My earliest memory of anime was when I was maybe eight or nine years old hanging out with my cousin in his bedroom. Naruto was playing on his TV, and I remember having never heard of the show. Because he’s older than me and it was his room, he got to pick the show. The fight scenes filled with fog, masked people and ninja stars scared the literal life out of me. Since then, I believed that anime as a whole was a weird creepy genre watched by weird creepy people. It didn’t help that all the people in school that I disliked the most also ran leaning forward with arms flailing behind them, like the way characters in Naruto run.
One day, I was scrolling through Netflix trying to find a show to watch and I came across every season of Naruto. Of course, I had to watch it (as a joke) and see if it was as terrifying as I remembered it to be. The goal was to watch it until I found the one episode that made me scared of masked people to this day. But what I found instead was a heartfelt and well-written (mostly) show about a kid trying to beat the odds and be accepted for who he was. Of course the show is flawed (because the writer obviously spent about half as long developing complex and interesting female characters and made them constantly fight over boys, so half the characters were useless), but when every character was being utilized to their full ability, the plot thickened and things got really interesting, I forgot I was watching a show in Japanese. I was just reading the subtitles and watching and liking the show for what it was.
Since then I’ve been unashamed about the fact that I really like anime of all genres. People love to be disgusted with it, but the disgust always seems hollow to me. They never seem to actually dislike anime, but more the idea of it and the culture around it. I’ve never heard anyone tell me a reason they don’t like it besides, “the people that watch it are weird so it itself must also be weird”or “from what I’ve heard, it just seems corny.” I find that to be really fascinating.
I’ve found the same phenomenon to be present with a whole lot of things. Who actually cares whether someone pours the milk before the cereal? Both ways get you cereal in milk. Who really gives a crap whether someone has an Android phone versus an iPhone? Both get your information stolen and sold to make a quick buck off ads. And I’ve only heard a couple real reasons that IB is bad. Most of the time I just run into the usual, “it costs extra!” As if everything on this earth doesn’t cost money in some way, shape or form. We don’t live in a capitalist country that charges mothers money to hold their own babies skin to skin when they’re first born in hospitals, for crying out loud. Socialism? No one in America knows why they’re not supposed to like it. They just hear the word “socialism” associated with “evil China” and “evil Russians” and know it must be bad. There are so many things that people just decide are bad because someone else told them to. I exhibited this same behavior myself with being against sororities, but I realized my feelings of disdain for them came from movies with mean sorority girls that charge you extra money to call you fat and make you feel bad about yourself. I had to ask myself, “Where are your critical thinking skills?!”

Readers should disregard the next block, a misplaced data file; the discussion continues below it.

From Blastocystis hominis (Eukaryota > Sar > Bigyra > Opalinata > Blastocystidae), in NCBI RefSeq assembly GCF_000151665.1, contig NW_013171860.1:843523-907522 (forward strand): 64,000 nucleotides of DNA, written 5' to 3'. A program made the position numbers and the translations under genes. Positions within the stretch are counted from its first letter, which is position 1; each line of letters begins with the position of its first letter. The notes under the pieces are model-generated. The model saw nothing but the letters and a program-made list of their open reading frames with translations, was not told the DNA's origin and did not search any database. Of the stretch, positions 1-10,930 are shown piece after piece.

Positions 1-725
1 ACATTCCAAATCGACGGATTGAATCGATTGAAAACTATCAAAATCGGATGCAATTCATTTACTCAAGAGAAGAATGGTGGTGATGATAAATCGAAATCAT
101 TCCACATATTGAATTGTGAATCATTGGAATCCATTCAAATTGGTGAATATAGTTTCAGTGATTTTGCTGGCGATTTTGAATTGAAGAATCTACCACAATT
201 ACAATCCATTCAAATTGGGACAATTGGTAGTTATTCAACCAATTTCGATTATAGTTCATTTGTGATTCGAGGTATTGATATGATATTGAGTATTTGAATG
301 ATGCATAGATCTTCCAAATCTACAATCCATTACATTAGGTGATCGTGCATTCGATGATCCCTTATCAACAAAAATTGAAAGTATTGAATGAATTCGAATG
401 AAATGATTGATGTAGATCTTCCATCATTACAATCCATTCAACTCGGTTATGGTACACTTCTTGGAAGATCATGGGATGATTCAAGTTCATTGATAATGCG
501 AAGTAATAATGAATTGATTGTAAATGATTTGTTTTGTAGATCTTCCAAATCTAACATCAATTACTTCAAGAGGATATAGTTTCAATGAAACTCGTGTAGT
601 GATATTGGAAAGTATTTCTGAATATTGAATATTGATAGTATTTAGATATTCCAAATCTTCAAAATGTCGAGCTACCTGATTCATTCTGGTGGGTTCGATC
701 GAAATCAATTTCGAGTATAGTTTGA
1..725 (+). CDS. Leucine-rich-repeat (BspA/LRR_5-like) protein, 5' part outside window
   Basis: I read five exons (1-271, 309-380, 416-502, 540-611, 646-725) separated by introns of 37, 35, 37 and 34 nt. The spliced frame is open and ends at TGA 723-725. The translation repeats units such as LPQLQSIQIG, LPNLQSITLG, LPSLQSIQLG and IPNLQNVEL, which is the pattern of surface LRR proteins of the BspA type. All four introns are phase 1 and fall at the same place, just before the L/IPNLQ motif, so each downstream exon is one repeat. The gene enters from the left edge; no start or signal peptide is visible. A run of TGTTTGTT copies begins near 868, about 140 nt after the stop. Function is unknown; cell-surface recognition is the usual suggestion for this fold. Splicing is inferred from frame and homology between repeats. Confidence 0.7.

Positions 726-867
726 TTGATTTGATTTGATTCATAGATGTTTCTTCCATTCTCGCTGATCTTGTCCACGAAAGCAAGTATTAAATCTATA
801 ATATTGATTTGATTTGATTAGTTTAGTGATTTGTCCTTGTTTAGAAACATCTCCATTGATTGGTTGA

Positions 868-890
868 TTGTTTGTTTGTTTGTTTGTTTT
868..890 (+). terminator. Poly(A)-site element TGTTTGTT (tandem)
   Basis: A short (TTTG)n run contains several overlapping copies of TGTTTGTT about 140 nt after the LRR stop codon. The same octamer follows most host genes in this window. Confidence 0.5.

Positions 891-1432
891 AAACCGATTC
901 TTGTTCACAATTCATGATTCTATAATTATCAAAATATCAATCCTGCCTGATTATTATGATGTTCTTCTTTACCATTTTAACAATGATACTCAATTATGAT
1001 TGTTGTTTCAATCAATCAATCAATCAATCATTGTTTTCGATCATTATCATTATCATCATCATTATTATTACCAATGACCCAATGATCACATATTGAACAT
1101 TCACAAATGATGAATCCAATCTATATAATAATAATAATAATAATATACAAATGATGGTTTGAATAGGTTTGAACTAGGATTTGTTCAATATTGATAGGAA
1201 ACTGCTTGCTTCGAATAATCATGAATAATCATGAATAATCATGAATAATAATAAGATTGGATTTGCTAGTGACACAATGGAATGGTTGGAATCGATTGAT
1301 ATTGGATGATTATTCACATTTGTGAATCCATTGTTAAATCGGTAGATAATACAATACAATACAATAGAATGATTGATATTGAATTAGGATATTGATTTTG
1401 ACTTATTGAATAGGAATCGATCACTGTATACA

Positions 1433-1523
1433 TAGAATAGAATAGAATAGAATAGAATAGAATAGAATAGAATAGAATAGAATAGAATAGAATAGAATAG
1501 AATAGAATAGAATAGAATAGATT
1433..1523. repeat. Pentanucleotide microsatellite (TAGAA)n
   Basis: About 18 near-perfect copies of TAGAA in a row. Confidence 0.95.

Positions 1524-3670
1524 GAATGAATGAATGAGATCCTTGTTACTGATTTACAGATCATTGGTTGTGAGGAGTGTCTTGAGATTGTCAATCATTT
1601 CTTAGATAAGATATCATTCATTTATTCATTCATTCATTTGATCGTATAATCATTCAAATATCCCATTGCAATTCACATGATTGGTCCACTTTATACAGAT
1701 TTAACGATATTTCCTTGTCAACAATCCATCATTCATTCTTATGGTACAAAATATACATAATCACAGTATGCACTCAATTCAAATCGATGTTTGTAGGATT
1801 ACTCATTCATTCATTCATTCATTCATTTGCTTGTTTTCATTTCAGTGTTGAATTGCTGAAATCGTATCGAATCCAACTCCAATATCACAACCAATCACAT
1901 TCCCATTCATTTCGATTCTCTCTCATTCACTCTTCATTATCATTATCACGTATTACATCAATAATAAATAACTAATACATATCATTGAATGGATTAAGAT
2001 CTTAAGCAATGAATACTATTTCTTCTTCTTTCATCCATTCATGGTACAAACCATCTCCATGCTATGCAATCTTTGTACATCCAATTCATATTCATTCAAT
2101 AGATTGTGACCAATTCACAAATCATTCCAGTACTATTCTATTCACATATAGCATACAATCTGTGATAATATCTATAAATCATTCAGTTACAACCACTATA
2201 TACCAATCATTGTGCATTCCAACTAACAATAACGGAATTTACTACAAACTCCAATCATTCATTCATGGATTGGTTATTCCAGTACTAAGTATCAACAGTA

I think everyone’s entitled to their own opinion and we as a human collective should be able to like what we like without being judged (as long as what you like isn’t harming someone else). But I think that we have a real mob-mentality when it comes to a whole lot of things. No one even knows why they don’t like things anymore. They just know they don’t like them. So, when someone brings up something that you “don’t like”, try it and really examine where your feelings are coming from. Did you form your own opinion? Are you being judgmental? Or are you just a sheep? Baa.